[Fiduciaries] must employ the principal's property for his benefit and not for the fiduciaries' selfish advantage. They are held to the highest amount of loyalty and good faith, are required to exclude all selfish interest, [and] are prohibited from putting themselves in positions where personal interest and representative interest will conflict.... If the ... fiduciary violates any one of these or his other duties to his beneficiary or his principal and thereby acquires ownership of property ... he may be charged ... as a constructive trustee ... with respect to the property in question.


Bogert, 4 Trusts & Trustees, Sec. 481 (2d ed. 1978). This is why


it has been repeatedly held ... that public officials and employees serving interests in conflict with those of the United States for their own gain hold the funds they receive, no matter what the source, in constructive trust for the government.


United States v. Podell, 572 F.2d 31, 35 (2d Cir.1978) (citations omitted). As the Supreme Court stated in United States v. Carter, 217 U.S. 286, 30 S.Ct. 515, 54 L.Ed. 769 (1910),


[t]he larger interests of public justice will not tolerate, under any circumstances, that a public official shall retain any profit or advantage which he may realize through the acquirement of an interest in conflict with his fidelity as an agent [of the United States.] If he takes any gift, gratuity or benefit in violation of his duty, or acquires any interest adverse to his principal without a full disclosure, it is a betrayal of his trust and a breach of confidence, and he must account to his principal for all he has received.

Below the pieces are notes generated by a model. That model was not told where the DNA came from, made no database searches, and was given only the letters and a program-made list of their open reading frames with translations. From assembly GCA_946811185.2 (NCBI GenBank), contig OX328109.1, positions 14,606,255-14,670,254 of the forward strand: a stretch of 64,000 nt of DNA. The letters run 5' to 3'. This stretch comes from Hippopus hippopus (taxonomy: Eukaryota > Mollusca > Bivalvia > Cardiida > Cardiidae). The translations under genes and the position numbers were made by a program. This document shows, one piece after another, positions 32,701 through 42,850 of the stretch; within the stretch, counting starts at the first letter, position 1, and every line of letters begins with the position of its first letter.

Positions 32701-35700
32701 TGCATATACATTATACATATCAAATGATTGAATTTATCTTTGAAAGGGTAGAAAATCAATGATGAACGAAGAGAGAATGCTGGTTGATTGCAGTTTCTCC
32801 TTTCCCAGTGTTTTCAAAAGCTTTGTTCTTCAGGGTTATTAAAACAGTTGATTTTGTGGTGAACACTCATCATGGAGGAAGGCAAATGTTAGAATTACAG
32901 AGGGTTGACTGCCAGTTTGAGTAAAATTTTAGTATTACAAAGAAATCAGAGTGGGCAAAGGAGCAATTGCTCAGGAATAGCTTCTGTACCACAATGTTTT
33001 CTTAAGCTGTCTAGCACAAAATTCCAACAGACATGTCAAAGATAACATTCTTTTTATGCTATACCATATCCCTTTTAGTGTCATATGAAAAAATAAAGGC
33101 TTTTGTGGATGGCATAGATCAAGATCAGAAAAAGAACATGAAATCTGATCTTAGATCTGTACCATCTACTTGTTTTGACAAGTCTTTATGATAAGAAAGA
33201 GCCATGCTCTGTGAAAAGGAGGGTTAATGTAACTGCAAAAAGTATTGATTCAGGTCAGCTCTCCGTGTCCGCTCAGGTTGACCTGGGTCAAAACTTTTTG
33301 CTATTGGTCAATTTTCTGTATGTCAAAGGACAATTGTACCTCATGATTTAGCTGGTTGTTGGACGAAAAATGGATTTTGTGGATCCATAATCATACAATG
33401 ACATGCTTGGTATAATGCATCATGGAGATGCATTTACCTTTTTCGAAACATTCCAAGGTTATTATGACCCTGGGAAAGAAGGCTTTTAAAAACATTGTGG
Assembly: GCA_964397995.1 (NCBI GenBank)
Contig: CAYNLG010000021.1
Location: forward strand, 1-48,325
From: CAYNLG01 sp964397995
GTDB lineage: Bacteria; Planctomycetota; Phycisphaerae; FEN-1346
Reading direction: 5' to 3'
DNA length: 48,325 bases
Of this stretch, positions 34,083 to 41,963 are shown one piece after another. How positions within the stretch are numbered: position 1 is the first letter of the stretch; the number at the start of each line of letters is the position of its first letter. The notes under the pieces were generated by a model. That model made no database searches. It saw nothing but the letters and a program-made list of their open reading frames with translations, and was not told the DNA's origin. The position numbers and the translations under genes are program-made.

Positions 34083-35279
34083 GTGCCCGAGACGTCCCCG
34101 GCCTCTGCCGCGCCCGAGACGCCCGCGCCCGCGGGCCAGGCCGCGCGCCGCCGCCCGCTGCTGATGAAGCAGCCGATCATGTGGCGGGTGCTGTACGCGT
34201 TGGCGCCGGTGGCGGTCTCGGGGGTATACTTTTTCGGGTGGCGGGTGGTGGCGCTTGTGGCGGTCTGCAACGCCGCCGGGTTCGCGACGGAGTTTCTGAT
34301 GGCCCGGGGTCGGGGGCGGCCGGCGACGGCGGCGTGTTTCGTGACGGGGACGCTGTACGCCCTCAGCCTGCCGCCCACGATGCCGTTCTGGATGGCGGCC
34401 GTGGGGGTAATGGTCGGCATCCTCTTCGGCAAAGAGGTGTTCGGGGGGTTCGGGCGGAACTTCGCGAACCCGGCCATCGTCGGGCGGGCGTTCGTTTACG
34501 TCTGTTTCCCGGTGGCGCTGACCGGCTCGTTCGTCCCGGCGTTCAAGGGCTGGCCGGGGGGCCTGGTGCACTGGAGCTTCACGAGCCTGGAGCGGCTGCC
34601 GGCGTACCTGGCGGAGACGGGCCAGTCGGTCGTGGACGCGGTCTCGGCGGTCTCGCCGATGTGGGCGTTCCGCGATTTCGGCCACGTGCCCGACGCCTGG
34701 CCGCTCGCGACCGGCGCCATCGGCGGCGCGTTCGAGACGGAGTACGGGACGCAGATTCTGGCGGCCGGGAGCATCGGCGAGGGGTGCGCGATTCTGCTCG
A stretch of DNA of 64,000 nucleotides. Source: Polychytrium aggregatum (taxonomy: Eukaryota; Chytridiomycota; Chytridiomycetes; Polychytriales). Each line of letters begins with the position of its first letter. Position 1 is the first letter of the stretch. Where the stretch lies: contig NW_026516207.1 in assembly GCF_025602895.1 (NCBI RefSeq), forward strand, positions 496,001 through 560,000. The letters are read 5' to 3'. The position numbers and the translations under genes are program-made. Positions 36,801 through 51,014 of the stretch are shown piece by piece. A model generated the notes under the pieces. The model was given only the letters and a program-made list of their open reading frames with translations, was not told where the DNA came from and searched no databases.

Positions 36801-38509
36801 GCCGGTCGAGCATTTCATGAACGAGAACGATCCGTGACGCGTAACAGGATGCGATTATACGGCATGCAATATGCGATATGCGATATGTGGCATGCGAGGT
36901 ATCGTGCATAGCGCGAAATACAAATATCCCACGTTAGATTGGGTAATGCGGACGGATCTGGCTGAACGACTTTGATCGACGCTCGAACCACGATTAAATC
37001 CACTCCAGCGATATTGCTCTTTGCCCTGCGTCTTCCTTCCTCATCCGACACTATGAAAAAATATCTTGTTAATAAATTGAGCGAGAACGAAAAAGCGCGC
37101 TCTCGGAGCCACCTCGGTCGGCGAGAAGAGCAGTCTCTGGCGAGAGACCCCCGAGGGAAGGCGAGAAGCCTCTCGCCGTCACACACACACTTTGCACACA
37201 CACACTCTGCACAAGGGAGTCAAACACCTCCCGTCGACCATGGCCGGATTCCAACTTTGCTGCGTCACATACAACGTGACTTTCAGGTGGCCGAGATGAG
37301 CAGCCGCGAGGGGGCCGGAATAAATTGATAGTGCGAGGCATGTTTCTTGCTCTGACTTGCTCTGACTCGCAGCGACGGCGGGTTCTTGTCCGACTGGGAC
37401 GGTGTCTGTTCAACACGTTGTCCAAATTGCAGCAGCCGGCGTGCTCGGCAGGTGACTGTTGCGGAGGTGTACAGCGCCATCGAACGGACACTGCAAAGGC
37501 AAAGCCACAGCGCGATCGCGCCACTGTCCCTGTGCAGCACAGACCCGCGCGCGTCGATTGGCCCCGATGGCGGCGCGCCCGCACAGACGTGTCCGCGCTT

217 U.S. at 306, 30 S.Ct. at 520. Thus, as a fiduciary, one must account to, that is, pay over to, one's principal the property held in the constructive trust. This is why the court in Morrissey v. Curran, 650 F.2d 1267, 1271 (2d Cir.1981), upon determining that union officials were constructive trustees of funds acquired through breaches of their fiduciary duty, as defined in Sec. 501(a) of the Labor Management Disclosure Act of 1959, 29 U.S.C. Sec. 501(a), required the officials to make this type of accounting.


We recognize that situations can be hypothesized in which a fiduciary who knowingly breaches his duty by accepting a bribe or kickback arguably does not deprive the principal of an economic benefit, as would have been the case if Runnels had not pocketed the payments from Shapero, but rather had demanded lower legal fees for the members of Local 22, or had spent all of the payments on furnishings for the union hall, or if Governor Kerner had donated the value of the bribes he received to the Illinois general fund. However, under such circumstances there simply has not been an economic fraud, even if the fiduciary's behavior is distasteful or even independently criminal.